Christchurch was the first leg of my third trip in partnership with Jetstar New Zealand.
Click here for what I got up to in Mount Cook + Aspiring National Parks and here for my guide to Queenstown

It took me a day or two to 'get' Christchurch...but the town definitely eventually won me over. This is a place of great diversity - there's the growing urban centre, the mixing of old English heritage and new up-and-coming culture and the ocean and the hills as an adventure playground.

Here's what I got to over 3 days:

Christchurch's art scene

The art scene in Christchurch reminds me of that in Berlin, a city that I love so much. In both places, there are still remnants of a time of tribulation but in amongst all the rubble, are pockets of beauty and hope, in the form of street art. 

Whilst there are a number of art galleries that you can visit in Christchurch, there is something about street art that I adore. It could be the way it melts into everyday life, how it can reflect current realities or provide some social commentary without having to abide by any regulations or how it adds a little humanity and personality to what would otherwise just be cold concrete, brick and glass. 

Watch This Space run tours every Saturday from 11am to 1pm.  If this doesn't suit, their website has a crowdsourced map showing where you can find street art around Christchurch. 

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 This is an art installation by Pete Majendie as an act of remembrance for those who died in the 22nd February earthquake.   As the artist says, "this installation is temporary - as is life".  "If you haven't already, you will lose someone you can't live without, and your heart will be badly broken, and you never get over the loss of a deeply beloved person. But this is the good news. The person lives forever, in your broken heart that doesn't seal bake up. And you come through, and you learn to dance with the banged-up heart. You dance to the absurdities of life, you dance to the minuet of old friendships." ~ Anne Lamott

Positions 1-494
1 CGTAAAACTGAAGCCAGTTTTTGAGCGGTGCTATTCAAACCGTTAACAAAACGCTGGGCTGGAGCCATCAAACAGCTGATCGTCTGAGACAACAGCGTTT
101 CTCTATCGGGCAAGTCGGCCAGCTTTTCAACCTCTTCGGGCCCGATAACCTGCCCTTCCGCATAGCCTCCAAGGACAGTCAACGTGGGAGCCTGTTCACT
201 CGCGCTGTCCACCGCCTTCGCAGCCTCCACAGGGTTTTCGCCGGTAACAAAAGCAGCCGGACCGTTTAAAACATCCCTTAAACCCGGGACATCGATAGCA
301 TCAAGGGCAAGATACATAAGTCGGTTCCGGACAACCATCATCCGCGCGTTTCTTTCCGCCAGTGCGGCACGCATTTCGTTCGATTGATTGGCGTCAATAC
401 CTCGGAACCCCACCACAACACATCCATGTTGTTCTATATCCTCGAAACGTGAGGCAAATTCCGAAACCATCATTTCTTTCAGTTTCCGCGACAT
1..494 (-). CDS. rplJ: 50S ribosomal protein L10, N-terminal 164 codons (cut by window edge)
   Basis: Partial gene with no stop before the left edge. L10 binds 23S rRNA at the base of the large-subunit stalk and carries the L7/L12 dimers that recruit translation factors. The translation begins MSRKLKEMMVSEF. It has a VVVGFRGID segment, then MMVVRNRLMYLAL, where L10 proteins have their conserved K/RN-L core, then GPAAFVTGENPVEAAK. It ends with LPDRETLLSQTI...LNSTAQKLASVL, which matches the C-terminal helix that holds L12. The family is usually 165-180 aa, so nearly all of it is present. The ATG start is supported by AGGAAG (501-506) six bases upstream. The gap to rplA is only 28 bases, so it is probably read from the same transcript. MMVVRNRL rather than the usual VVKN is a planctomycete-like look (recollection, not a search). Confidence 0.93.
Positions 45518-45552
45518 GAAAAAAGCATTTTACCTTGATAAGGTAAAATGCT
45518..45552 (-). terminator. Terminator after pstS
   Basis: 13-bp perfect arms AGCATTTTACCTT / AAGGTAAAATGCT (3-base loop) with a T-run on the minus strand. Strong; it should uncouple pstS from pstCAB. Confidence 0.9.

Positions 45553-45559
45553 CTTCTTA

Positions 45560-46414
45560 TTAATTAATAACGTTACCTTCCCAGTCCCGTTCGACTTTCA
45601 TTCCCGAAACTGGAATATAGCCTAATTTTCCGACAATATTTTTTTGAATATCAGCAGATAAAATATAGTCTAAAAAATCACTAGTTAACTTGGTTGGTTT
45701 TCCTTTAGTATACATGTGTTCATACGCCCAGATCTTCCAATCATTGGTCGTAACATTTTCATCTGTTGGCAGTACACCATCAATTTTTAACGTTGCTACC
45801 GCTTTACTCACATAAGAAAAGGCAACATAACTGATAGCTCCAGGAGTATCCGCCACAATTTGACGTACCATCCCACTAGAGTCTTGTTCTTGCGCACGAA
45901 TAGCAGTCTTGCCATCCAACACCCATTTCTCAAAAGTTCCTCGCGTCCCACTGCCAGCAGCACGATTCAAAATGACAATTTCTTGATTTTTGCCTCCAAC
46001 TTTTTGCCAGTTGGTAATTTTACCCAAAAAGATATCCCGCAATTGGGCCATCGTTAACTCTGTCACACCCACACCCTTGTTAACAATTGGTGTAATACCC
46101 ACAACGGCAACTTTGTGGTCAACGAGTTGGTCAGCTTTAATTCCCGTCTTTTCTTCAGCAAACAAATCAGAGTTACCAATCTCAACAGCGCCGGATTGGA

This is an art installation by Pete Majendie as an act of remembrance for those who died in the 22nd February earthquake. 

As the artist says, "this installation is temporary - as is life".

"If you haven't already, you will lose someone you can't live without, and your heart will be badly broken, and you never get over the loss of a deeply beloved person. But this is the good news. The person lives forever, in your broken heart that doesn't seal bake up. And you come through, and you learn to dance with the banged-up heart. You dance to the absurdities of life, you dance to the minuet of old friendships." ~ Anne Lamott

Christchurch Botanic Gardens

I love cities and towns but I love their green spaces more. I was staying at YHA Christchurch on Hereford Street which is less than 200 metres from the Gardens, making it the perfect place for an afternoon run. The Gardens are over 150 years old and covers 21 hectares - Sydney's Royal Botanic Gardens cover 30 hectares...but Sydney is considerably bigger than Christchurch!

Port Hills Walks

There are so many tracks around Port Hills (20 minutes drive from town) offering panoramic views of Christchurch, the ocean, the Southern Alps and the surrounding rolling green hills. Many of these are mountain bike and even, off-road pram-friendly!

I did the Rapaki Track for sunset, which was very pretty - but I think it might be even better at sunrise. What I loved about doing this walk for sunset though, was returning to my car at twilight, watching the lights in town twinkle on and the sky change colours, highlighting the mountains in the distance. 

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Christchurch beaches

Though New Zealand isn't exactly known for its beaches, the ones around Christchurch are quite pretty. I visited New Brighton and Sumner very briefly and spent a couple hours around sunset at Corsair Bay. 
I loved Corsair Bay and would've loved to spend another sleepy sun-soaked afternoon there. There is also a track that joins Corsair Bay to Cass Bay, which would make for a nice stroll.